The man above her was leaning over the thicket, watching her intently. Grace felt all the blood drain from her cheeks and lips as she realized he surely had been standing less than a few feet from her, gazing for who knew how long upon her unknowing form. The hair at the crown of her head tingled as she remembered a scalp she had once seen as a child. It had hung from the leather belt of a slayed savage whose bloodied form had been paraded through the town commons as warning. Its puckered skin and knotted length of hair sheared from a local farmer her father had spoken with a month before. The sight had haunted her dreams for many weeks to follow.

Grace swallowed, willing the image away, and watched as the man's dark eyes scanned her colorless face, her dark homespun dress, the forgotten basket of berries. Suddenly the man took a step closer and bent down. Grace steeled herself for a killing blow, but instead of bringing a length of sharp metal to her rigid neck, his hand reached out empty, lightly lifting a strand of her yellow hair from her cheek. She held her breath as he gently rubbed it between two fingers.

It seemed an eternity passed as the man stroked the tiny strands so unlike his own thick black mane. Grace soon felt her breathing return and, though shallow, she soon began to entertain the idea that perhaps the man meant her no immediate harm.

Fervently praying she was not mistaking the intent of his tender attentions, Grace closed her eyes and mustered up the grain of quivering strength to which she clung. "Please…If you don't mind, sir. I…I wish to be left alone." She said directly but with a trembling voice she cursed even as it left her lips. The native seemed to not understand her words, yet he sensed her discomfort. Respectfully he let his hand drop back to his side.

Grace opened her eyes once more, hope of escape blooming within her chest."Th…thank you." She whispered hoarsely. The native merely stared.

Grace remained as still and steadfast as a stone weighing her next move. Run? She was not sure her legs could hold her weight standing let alone in a fleeing departure. Scream? If she did scream, who knew if there were others standing near waiting for this man's signal to attack? He had been calm and merely inquisitive thus far, but a scream could incite a panic, resulting in a swift hatchet to her skull. No, even if it meant a few moments longer in the presence of this strange individual, she could not scream.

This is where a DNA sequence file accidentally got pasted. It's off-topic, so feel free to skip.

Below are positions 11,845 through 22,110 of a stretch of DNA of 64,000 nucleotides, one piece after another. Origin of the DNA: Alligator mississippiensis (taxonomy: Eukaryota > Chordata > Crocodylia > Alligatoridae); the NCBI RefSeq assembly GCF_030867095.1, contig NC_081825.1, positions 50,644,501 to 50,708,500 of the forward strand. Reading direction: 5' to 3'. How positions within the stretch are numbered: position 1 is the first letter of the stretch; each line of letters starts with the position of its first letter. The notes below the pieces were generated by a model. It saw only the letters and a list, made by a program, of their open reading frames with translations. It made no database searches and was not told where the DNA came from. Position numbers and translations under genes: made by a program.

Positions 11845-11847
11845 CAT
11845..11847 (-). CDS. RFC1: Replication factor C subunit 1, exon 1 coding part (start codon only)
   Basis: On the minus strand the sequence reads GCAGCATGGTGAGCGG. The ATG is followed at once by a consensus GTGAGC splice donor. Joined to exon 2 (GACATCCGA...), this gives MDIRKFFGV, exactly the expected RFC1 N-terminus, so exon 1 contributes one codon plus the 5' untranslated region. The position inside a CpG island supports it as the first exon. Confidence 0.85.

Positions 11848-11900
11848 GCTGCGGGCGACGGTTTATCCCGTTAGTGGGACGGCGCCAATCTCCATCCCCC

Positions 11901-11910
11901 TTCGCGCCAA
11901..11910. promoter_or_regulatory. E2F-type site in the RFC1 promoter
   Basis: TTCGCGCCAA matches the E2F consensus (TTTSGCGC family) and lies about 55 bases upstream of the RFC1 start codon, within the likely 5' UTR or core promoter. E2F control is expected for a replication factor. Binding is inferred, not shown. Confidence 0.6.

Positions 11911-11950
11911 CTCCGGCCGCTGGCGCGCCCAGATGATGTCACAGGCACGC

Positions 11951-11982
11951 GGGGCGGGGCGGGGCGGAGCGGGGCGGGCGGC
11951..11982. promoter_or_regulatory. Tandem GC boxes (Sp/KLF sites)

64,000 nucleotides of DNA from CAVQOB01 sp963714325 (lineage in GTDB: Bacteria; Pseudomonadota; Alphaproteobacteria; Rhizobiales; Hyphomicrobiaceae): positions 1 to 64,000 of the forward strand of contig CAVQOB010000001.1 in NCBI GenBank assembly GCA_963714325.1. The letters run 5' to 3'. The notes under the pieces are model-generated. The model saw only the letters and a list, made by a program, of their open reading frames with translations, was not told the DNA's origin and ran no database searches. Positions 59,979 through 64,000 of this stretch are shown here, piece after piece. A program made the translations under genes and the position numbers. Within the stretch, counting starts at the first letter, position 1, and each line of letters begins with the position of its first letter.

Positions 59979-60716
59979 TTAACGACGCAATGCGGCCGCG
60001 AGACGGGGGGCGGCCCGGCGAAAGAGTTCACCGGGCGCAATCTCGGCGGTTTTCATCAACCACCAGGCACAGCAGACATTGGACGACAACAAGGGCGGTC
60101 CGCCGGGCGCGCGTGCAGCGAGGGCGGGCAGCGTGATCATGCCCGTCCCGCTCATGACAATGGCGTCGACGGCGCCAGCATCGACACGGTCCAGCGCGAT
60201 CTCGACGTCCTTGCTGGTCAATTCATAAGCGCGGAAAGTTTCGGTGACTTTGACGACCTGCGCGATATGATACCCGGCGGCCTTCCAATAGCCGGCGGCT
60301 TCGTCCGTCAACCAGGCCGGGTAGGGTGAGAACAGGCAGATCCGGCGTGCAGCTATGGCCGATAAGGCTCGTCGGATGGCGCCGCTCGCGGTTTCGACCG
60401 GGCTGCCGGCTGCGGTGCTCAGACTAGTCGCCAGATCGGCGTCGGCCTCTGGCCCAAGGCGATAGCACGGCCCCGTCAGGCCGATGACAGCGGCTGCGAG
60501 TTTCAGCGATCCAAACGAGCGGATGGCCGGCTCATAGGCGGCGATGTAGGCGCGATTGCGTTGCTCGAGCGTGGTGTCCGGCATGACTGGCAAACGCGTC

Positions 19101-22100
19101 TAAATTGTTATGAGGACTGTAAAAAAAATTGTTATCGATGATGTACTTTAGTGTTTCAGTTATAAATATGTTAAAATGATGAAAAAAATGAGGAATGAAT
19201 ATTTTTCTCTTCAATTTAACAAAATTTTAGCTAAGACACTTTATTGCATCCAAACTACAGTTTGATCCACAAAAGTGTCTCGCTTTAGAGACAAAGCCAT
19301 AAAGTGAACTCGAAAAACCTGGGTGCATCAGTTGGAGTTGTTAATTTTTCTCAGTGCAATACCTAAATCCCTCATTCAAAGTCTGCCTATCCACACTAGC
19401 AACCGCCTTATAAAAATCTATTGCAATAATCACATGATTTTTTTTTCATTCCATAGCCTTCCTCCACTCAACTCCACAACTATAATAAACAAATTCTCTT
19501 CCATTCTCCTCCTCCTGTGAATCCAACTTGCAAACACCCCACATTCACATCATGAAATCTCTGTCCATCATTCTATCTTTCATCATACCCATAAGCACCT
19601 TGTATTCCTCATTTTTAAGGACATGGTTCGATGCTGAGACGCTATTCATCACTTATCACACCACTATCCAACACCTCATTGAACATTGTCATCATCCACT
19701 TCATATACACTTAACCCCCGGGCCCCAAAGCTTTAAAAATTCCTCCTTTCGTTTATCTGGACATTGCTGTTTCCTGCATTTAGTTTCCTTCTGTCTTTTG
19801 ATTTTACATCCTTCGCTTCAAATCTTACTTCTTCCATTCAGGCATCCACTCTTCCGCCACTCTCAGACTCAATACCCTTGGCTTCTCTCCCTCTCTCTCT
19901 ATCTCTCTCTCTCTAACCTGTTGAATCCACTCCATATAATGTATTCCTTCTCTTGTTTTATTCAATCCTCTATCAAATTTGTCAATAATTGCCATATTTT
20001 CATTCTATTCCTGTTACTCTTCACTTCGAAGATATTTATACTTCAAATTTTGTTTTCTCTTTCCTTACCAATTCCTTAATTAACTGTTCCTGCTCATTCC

She looked back up and carefully met his eyes, feeling akin to a young doe meeting the unyielding gaze of a majestic yet deadly wolf. The man's brown orbs glimmered in the sunlight that slanted through the tree branches overhead and Grace instantly noticed the amount of gold that streamed in curving lines from the tiny black iris at the center of his left eye, unequal to that of his right.

Suddenly a cardinal's high-pitched chirp sounded from nearby and Grace nearly lost her balance as their locked gazes broke. The man's eyes darted to the place the trill had sprung from, narrowing to seek out the exact position of the crimson bird.

This was her opportunity to run, but she found her gaze unwilling to unfetter itself from his yet-threatening form, Grace swiftly took in the full length of the distracted native. His skin, she noticed, was a reddish brown. Yet, across his shoulders, arms and the lower part of his face the skin was painted in different, darker pigments. His hair was raven and glossy, shaved on one side of his head and separated only by a thick mohawk that ran down the center of his bronzed crown. The rest was secured by a length of soft leather and from it hung two large eagle feathers that fluttered in the soft breeze. His tinkling necklace also caught her attention and with a barely-suppressed gasp she realized it was made up of ivory animal teeth. Their bleached color stood in stark contrast to his copper chest.

With a start, Grace realized her gaze had been lingering overlong on the sinewy lines of his stomach, shoulders, and forearms. A flood of embarrassed heat crept up from her chest along her throat, spilling into her cheeks and forehead.

Suddenly the man above her moved, as if he sensed her discomfort, and her eyes snapped back to his face. He paused and looked at her one last time before turning away and silently escaping back into the forest.

Grace's mouth opened in surprise and, to her complete confusion, protest. The space he had once occupied so completely, now appeared before her as if untouched.

Grace waited unmoving for a clutch of heartbeats abstractly wondering if the native would return and, though it baffled and unsettled her, half-hoping he would. He did not. Still keeping her eyes locked on the trees before her, Grace let out a quaking breath and reached up to her fluttering white collar, smoothing it in the breeze that had begun to blow earnestly. She felt the frantic thump beneath her palm and tried desperately to quiet it.

With fingers still quivering, she leaned forward to retrieve her basket of berries. She marveled then at how the task she had found so consuming mere minutes ago now seemed somehow so very insignificant.

Gingerly, Grace hoisted herself up from the ground, her legs feeling weak and numb beneath her. She smoothed her skirts and threaded her arms through the basket's handle then finally turned to leave the thicket. It took more than a few steps until all the feeling returned to her feet as they carried her back towards the settlement.

As her leather boots left light prints in the soil a fly-away strand of hair flew across her face, yet for the first time Grace made no move to restrain it. Instead, she let it curl and twist freely in the breeze tickling her cheek all the while remembering how the painted man had held it so very gently between his fingers.